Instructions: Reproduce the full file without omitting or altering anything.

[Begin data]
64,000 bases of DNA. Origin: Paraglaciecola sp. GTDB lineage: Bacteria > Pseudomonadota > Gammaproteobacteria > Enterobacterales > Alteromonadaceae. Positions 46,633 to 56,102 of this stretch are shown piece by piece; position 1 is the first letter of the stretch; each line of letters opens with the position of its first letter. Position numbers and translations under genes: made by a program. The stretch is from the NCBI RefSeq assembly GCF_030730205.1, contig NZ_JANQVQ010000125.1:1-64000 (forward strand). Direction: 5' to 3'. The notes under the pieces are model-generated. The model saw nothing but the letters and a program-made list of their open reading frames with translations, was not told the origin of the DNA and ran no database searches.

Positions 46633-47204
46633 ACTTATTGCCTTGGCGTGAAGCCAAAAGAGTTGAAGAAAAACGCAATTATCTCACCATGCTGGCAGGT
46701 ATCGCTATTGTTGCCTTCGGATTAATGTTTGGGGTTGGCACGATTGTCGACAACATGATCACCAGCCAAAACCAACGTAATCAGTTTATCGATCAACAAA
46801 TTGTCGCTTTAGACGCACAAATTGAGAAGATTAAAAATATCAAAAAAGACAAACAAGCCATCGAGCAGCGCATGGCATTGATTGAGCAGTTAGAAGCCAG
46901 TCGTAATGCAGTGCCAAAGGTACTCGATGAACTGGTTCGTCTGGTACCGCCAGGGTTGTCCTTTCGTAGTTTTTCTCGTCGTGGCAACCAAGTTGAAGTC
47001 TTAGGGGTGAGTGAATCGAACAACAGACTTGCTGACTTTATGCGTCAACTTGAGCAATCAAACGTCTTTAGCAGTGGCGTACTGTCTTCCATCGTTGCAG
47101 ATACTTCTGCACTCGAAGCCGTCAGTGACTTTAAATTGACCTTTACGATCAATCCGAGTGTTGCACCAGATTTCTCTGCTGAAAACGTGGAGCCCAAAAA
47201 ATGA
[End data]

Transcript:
64,000 bases of DNA. Origin: Paraglaciecola sp. GTDB lineage: Bacteria > Pseudomonadota > Gammaproteobacteria > Enterobacterales > Alteromonadaceae. Positions 46,633 to 56,102 of this stretch are shown piece by piece; position 1 is the first letter of the stretch; each line of letters opens with the position of its first letter. Position numbers and translations under genes: made by a program. The stretch is from the NCBI RefSeq assembly GCF_030730205.1, contig NZ_JANQVQ010000125.1:1-64000 (forward strand). Direction: 5' to 3'. The notes under the pieces are model-generated. The model saw nothing but the letters and a program-made list of their open reading frames with translations, was not told the origin of the DNA and ran no database searches.

Positions 46633-47204
46633 ACTTATTGCCTTGGCGTGAAGCCAAAAGAGTTGAAGAAAAACGCAATTATCTCACCATGCTGGCAGGT
46701 ATCGCTATTGTTGCCTTCGGATTAATGTTTGGGGTTGGCACGATTGTCGACAACATGATCACCAGCCAAAACCAACGTAATCAGTTTATCGATCAACAAA
46801 TTGTCGCTTTAGACGCACAAATTGAGAAGATTAAAAATATCAAAAAAGACAAACAAGCCATCGAGCAGCGCATGGCATTGATTGAGCAGTTAGAAGCCAG
46901 TCGTAATGCAGTGCCAAAGGTACTCGATGAACTGGTTCGTCTGGTACCGCCAGGGTTGTCCTTTCGTAGTTTTTCTCGTCGTGGCAACCAAGTTGAAGTC
47001 TTAGGGGTGAGTGAATCGAACAACAGACTTGCTGACTTTATGCGTCAACTTGAGCAATCAAACGTCTTTAGCAGTGGCGTACTGTCTTCCATCGTTGCAG
47101 ATACTTCTGCACTCGAAGCCGTCAGTGACTTTAAATTGACCTTTACGATCAATCCGAGTGTTGCACCAGATTTCTCTGCTGAAAACGTGGAGCCCAAAAA
47201 ATGA